Steve Mueller, a Dex advertising consultant, helped Brown’s assistant, Sara Newman, develop a “mock up” of the ‘board certified’ advertisement. Newman told Mueller that Brown was interested in attracting more cosmetic patients, particularly liposuction candidates. Mueller suggested that the “plastic and reconstructive surgery” section was the best place to advertise, and that the advertisement should say that Brown was “board certified.” Newman, however, expressed concern to Mueller that the “board certified” statement would be misleading under the “plastic and reconstructive surgery” heading because Brown was “not a plastic surgeon, board certified or otherwise[.]” Mueller, however, “pushed toward just saying ‘board certified’ in the ad because patients were expecting a plastic surgeon to do these techniques.” Ultimately, the Yellow Pages advertisement represented that Brown was “board certified,” without further qualification.
Also, that Brown’s assistant told Dex’s representative that Brown was not only not a plastic surgeon, but then, obviously, not a Board Certified plastic surgeon. Thus, “That alone is persuasive evidence that certain risks of misrepresenting Brown’s qualifications were not only foreseeable; they were foreseen.”
What, really, is the difference?
Hale, a board-certified plastic surgeon, testified regarding the significance of board certification to the injuries suffered by Knepper. He explained that dermatology is not a surgical specialty and does not involve surgical training. A “board-certified” plastic surgeon would have received four years of medical school education, a first year of residency, four or five years of general surgery residency, and then two more years of plastic surgery training. After that, a surgeon must take written and oral examinations and receive a recommendation from the American Board of Plastic Surgery before becoming “board certified” in that specialty. Hale testified that, “generally if you add the two boards written and orals, it is probably [a] 25 to 30 percent fail rate” for getting board certified as a plastic surgeon. In addition, Hale testified that he had never seen a board-certified plastic surgeon commit the type of malpractice that occurred in this case.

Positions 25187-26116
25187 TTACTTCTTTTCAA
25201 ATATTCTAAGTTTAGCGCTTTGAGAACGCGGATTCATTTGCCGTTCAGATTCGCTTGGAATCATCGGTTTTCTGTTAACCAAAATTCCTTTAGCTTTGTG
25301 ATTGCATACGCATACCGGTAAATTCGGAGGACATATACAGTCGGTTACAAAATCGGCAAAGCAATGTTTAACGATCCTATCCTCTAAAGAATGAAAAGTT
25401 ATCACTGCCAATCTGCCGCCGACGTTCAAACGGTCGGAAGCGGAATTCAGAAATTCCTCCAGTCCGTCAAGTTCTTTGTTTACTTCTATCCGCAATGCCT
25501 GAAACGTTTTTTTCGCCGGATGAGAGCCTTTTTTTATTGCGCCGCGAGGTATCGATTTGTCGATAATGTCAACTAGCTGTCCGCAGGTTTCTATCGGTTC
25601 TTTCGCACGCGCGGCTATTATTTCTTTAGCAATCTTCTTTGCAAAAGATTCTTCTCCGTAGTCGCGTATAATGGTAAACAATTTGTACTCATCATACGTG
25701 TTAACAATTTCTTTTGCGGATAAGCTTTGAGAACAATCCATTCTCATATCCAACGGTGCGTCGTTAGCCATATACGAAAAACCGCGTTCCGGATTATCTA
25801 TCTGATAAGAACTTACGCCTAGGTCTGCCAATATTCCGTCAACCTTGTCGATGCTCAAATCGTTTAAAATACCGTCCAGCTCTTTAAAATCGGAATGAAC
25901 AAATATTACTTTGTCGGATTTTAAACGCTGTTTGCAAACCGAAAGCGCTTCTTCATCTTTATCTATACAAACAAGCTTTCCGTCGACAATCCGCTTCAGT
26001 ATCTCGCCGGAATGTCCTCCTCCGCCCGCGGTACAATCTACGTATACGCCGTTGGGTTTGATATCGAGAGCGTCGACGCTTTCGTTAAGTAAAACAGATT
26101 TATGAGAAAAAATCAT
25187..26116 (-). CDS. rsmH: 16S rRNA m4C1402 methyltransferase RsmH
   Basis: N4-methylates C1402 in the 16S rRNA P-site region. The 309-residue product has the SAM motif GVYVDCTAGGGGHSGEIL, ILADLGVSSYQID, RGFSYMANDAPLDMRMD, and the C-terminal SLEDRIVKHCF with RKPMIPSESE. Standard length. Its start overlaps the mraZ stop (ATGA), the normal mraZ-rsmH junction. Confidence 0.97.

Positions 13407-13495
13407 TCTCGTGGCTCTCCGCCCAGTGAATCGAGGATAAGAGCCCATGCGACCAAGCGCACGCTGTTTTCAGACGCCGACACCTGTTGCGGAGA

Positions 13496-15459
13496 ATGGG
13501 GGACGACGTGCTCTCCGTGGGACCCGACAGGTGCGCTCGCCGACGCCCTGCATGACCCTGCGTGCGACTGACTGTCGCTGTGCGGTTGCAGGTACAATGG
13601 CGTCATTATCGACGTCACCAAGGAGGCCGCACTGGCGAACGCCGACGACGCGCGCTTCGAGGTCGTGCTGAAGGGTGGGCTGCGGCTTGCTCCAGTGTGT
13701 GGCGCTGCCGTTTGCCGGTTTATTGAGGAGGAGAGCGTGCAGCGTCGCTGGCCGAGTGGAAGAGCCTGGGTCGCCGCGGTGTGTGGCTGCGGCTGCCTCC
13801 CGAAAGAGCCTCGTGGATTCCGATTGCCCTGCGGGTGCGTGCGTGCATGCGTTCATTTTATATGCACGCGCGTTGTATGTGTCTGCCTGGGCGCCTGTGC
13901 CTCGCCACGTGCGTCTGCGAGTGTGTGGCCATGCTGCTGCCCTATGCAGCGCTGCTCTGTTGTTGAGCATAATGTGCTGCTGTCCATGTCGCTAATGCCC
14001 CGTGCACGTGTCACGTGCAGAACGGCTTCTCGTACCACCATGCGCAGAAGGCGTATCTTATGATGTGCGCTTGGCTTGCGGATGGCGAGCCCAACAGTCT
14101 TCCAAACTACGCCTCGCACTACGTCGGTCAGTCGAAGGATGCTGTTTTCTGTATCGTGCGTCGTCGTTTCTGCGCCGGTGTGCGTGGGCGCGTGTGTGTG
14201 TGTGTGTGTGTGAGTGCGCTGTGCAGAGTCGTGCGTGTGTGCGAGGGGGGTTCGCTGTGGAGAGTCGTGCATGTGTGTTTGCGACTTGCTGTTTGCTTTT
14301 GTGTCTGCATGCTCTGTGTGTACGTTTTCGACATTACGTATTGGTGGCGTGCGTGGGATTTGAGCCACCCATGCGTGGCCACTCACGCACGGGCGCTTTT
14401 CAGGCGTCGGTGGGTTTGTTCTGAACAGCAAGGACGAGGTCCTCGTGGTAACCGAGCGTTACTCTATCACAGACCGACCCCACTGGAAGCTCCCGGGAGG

So yes, the difference is significant and important.
The Appeals Court affirmed the lower court’s decision — it upheld its verdict.
So Dex appealed the Appeals Court verdict to the Oregon Supreme Court — a long shot. It too tossed the case.
With the additional evidence that Dex indeed knew of the falsity of the advertisement before it was published, I, as “the judge” of the True Stella Awards, reverse the Stella Award in this case.
The case was #5 in the 2005 Stella Awards.
- “M.M. KNEPPER and J.J. Knepper, Plaintiffs-Respondents, v. Timothy BROWN, M.D.; Timothy Brown, M.D. PC.; American Academy of Cosmetic Surgery; and American Society of Lipo-Suction Surgery, Inc., Defendants, Dex Media, Inc., fka U.S. West Dex, Inc., Defendant-Appellant.”, Court of Appeals of Oregon, decided 5 July 2007.
- “M.M. KNEPPER and J.J. Knepper, Respondents on Review, v. Timothy BROWN, M.D.; Timothy Brown, M.D. P.C.; American Academy of Cosmetic Surgery; and American Society of Lipo-Suction Surgery, Inc., Defendants, Dex Media, Inc., fka U.S. West Dex, Inc., Petitioner on Review.”, Supreme Court of Oregon, decided 9 October 2008.
My 2021 Thoughts on the Case
Just in case you skipped over the update information: again, I have reversed the Stella Award in this case for the reasons cited above.
Something particularly good came out of the case: Dex amended its ad policy to require doctors to state in which specific specialties they claimed Board Certification. No doubt other director publishers took notice, even though by now few Americans use phonebooks anymore.
One wonders how much the company spent fighting this case.
Dr. Timothy Mather Brown’s practice apparently survived the lawsuit: he kept his license until it lapsed (after retirement?) on 1 January 2018. He testified to the Oregon Board of Medical Examiners that he ceased doing liposuction treatments in early May, 1999. The Board then prohibited him from doing plastic surgery under threat of losing his medical license.
It was noted the court fight took eight years, “And counting, if Dex really appeals….” Those appeals added 3-1/2+ more years. Litigation is a long, drawn-out affair.
First, a couple of letters on the case of the fraternity brother who sued his frat because he chose to dive into a “rinse off” pool that he could see had only about a foot of water in it.